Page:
Generation Z is getting antsy at work. Nearly two-thirds of job seekers born in the late 1990s into the early 2010s have switched industries or are considering doing so, according to a recent LinkedIn survey.
What’s making them leave when they are only just getting started? A key undercurrent seems to be the lack of mentoring and access to seasoned management because they’re working remotely.
To better understand where employers are failing, we talked to one young worker who recently switched jobs. Theirs is a cautionary tale for organizations everywhere, and points to how some basic, everyday management tactics can make a difference.
This column is based on a conversation with that person, a 24-year-old working in public relations. The person spoke on condition of anonymity to share experiences about a previous employer and to protect their career prospects. Here's what they said, in their own words, edited for space and clarity:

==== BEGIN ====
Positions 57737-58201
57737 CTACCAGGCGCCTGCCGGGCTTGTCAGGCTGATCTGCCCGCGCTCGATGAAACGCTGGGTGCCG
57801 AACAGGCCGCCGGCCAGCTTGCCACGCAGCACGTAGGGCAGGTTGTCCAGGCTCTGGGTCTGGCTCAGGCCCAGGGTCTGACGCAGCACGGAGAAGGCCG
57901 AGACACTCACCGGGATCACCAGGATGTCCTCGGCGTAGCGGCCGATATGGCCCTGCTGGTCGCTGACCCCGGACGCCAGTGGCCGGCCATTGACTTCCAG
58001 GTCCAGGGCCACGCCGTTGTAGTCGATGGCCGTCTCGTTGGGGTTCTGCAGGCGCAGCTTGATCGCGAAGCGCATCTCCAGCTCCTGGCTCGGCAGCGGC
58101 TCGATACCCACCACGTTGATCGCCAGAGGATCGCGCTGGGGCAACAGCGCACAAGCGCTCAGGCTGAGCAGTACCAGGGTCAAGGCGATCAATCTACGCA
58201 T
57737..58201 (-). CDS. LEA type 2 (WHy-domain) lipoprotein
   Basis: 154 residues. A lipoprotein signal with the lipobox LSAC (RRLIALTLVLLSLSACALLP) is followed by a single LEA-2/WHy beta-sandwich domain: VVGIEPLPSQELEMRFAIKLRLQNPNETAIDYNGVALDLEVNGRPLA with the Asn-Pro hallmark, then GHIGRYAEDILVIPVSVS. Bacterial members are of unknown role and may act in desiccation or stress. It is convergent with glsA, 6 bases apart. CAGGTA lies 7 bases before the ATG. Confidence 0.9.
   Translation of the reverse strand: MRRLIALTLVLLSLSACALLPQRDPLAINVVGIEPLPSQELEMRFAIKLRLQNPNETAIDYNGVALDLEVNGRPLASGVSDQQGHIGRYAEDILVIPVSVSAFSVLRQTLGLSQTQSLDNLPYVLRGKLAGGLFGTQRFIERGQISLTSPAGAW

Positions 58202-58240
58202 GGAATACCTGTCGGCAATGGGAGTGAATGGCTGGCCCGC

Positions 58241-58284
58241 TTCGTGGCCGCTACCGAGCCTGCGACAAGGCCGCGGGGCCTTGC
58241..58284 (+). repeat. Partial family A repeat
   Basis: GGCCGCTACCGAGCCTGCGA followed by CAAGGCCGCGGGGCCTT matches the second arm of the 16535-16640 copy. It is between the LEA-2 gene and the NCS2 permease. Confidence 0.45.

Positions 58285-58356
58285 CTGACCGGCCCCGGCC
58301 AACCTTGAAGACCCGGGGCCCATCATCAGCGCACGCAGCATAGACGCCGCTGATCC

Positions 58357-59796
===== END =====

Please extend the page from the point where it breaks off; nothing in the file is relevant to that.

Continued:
I graduated in 2020 at the start of the pandemic. It was definitely very difficult so I took a break after graduating. Nobody was hiring.
There were just no jobs to be had so I thought: I can live at home and take a little break. I networked with people my parents knew.
I attended a liberal arts college. I wanted to do something with science but I also wanted to do a desk job. That’s why I thought I would like doing healthcare public relations.
Somebody that my parents are friends with, like three people removed, passed on my resume to this company. I went through the interview process and it wasn’t really that new to me; I’ve done internships before.
A rocky start
I was the first person out of my close friend group to get a job. I was so happy. Once I got my job offer, I chose not to negotiate or anything because of the current landscape. A lot of people were accepting jobs they didn’t even want.